REVIEW: CLOSED CIRCUIT
SYNOPSIS: In the international suspense thriller CLOSED CIRCUIT, a high-profile terrorism case unexpectedly binds together two ex-lovers (Eric Bana and Rebecca Hall) on the defense team – testing the limits of their loyalties and placing their lives in
REVIEW: Closed Circuit is, in every sense of the term, turns out to be just another run-of-the-mill thriller elevated, to today’s relevance (the War on Terror subject matter). Directed by John Crowley (who’s 2007 drama “Boy A” proved to be a breakthrough for both him and his star, Andrew Garfield),this latest effort really doesn’t bring a similarly intimate character study, though it does present relevance in a post-9/11, government-conspiracy thriller that is set in London, as opposed to the Big Apple.
Eric Bana (Hanna, 2011), Rebecca Hall (Iron Man 3, 2013), Ciarán Hinds (John Carter, 2012), Jim Broadbent (Cloud Atlas, 2012) and Denis Moschitto (Woman in Love, 2011) are all wonderful in their roles; bringing out the best acting one would expect from the predominantly European cast. However, I was thoroughly disappointed with the weird role that Julia Stiles played, coming off of her huge success in Silver Lining Playbook, in 2012. She, in her role, unfortunately did not raise the level of interest one could imagine her bringing to this flick. In my humble opinion this was simply a huge let-down on the writer’s part. They could have done a lot more with her character in the movie.
The convoluted British legal system that this film presents comes under fire here. Whether intentional or not, director Crowley allows us to see the bureaucracy of a system that the Brits call law. Closed Circuit simply shows that the legal system in that country is absolute madness, to be put politely. The legal, overly elaborate rigmarole adds more than just confusion to this screenplay.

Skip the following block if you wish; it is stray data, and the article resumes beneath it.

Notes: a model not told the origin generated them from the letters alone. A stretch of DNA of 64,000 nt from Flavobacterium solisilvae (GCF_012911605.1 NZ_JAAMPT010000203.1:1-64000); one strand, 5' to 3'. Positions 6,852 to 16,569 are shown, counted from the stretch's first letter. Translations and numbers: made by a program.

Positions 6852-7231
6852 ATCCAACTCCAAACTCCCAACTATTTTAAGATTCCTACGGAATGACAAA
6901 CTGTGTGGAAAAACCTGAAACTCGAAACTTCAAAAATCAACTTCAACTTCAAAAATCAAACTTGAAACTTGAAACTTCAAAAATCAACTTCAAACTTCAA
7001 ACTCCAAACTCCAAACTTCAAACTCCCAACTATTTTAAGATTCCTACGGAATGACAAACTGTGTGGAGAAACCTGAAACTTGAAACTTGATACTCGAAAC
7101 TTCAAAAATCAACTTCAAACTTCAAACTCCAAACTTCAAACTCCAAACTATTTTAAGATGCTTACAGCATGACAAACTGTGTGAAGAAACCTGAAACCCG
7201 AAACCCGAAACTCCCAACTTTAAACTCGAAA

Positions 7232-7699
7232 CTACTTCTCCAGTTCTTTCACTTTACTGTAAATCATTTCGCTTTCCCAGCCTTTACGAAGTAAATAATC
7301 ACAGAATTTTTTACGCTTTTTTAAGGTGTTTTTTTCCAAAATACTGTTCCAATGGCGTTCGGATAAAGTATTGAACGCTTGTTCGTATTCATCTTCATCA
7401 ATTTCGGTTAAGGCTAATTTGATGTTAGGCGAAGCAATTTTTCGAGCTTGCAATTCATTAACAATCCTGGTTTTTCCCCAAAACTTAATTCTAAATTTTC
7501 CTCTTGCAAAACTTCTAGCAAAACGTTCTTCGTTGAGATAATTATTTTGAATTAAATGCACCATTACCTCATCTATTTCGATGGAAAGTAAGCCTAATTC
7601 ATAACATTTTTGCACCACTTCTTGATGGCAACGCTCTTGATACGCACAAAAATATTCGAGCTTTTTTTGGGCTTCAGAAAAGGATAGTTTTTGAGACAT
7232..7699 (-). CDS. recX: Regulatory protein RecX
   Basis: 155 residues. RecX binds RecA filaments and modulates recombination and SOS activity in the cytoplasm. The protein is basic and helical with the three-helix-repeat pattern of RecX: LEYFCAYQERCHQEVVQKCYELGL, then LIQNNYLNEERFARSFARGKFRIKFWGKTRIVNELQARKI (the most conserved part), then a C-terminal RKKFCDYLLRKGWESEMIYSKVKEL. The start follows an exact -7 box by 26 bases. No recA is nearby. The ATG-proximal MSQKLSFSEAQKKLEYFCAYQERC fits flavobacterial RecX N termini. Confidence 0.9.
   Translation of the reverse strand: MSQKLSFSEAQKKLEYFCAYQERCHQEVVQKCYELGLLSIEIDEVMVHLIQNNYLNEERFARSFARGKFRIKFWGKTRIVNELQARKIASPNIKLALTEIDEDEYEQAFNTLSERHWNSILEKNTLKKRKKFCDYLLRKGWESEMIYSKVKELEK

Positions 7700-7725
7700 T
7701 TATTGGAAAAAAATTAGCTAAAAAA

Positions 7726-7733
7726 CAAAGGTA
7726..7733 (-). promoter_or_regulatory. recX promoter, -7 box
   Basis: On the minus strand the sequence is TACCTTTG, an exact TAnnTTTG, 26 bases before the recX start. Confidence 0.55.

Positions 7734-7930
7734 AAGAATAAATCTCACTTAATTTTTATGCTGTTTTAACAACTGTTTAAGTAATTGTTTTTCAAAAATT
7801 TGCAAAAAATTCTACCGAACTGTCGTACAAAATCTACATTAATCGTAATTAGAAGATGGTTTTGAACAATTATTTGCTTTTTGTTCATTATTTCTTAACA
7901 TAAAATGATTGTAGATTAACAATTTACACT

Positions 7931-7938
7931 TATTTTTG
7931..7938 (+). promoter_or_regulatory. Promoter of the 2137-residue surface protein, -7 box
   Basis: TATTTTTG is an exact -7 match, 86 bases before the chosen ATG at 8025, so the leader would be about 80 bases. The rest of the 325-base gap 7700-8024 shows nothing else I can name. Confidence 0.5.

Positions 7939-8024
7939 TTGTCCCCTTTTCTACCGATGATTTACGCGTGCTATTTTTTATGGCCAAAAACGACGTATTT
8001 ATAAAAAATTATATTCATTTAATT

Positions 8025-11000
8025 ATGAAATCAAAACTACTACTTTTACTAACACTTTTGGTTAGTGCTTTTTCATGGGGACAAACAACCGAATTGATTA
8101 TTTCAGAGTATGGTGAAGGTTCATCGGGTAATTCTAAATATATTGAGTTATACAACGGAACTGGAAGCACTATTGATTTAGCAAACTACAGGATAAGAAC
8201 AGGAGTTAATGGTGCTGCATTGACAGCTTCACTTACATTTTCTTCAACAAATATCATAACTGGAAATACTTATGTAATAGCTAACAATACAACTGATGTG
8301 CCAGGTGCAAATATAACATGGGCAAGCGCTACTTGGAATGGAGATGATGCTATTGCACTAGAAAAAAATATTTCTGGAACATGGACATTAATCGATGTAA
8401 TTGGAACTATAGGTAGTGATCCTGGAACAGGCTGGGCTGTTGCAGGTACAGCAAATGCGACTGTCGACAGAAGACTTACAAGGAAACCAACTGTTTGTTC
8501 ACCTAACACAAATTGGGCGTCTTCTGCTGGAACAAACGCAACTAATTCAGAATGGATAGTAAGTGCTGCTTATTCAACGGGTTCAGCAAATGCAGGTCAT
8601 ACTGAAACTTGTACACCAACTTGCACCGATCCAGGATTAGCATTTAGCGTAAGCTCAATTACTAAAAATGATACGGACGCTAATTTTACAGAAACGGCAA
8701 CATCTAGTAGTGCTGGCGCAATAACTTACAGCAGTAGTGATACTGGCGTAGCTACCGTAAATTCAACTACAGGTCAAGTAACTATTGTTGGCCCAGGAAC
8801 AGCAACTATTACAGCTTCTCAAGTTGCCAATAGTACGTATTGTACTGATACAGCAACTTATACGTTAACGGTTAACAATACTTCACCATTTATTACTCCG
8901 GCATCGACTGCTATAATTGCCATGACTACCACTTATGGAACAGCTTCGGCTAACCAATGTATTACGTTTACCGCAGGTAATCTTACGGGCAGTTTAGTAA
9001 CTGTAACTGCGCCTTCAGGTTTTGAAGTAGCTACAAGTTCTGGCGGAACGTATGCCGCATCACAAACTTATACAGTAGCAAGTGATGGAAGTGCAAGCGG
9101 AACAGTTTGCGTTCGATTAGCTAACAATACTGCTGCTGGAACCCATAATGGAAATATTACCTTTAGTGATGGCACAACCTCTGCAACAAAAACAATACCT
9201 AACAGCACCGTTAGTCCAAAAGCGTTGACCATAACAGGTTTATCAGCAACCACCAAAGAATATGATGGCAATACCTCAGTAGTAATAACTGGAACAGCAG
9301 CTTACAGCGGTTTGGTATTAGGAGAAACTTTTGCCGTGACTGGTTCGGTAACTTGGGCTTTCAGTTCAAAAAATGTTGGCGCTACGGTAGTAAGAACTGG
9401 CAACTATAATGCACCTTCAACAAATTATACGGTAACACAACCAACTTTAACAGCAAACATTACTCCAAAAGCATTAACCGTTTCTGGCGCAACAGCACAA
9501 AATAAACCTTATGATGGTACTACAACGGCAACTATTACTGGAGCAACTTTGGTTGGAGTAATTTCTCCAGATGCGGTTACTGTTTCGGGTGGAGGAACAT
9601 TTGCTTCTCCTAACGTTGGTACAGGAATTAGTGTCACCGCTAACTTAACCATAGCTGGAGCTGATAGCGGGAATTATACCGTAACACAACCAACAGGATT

Written by Steve Knight, whose previous credits include “Eastern Promises and Dirty Pretty Things,” this latest effort has a gritty, very mature tone and a collection of skilled, but simply drawn-up characters. Furthermore, like the previous film, this new effort is just another variation of “who-dunnit” type of storytelling. The twists and turns are rarely surprising, which puts the burden on director Crowley to allow his lead cast to instill every moment with a feeling of intrigue and curiosity, but somehow they miss the mark. This results in a very predictable plot that is complicated by a heavy overtone of British legal jargon, that is enough to spin the average layman’s head a few times.
Nevertheless, for the most part, Closed Circuit succeeds in limited ways. On one hand, the work presents class and an effectively restrained style. Whilst on the other hand, it loses audiences in depths of British legal jargon. Moreover, the fact that little of it lingers in the memory after the end credits roll is indicative of how generally unremarkable the whole project is. I for one wasn’t overly impressed with the manner in which the subject matter was presented on the big screen and would not recommend it for theater viewing, but more like a mature date night DVD rental. It deserves three out of five stars for quality acting and relevance in subject matter.
By Movi-Man Stan
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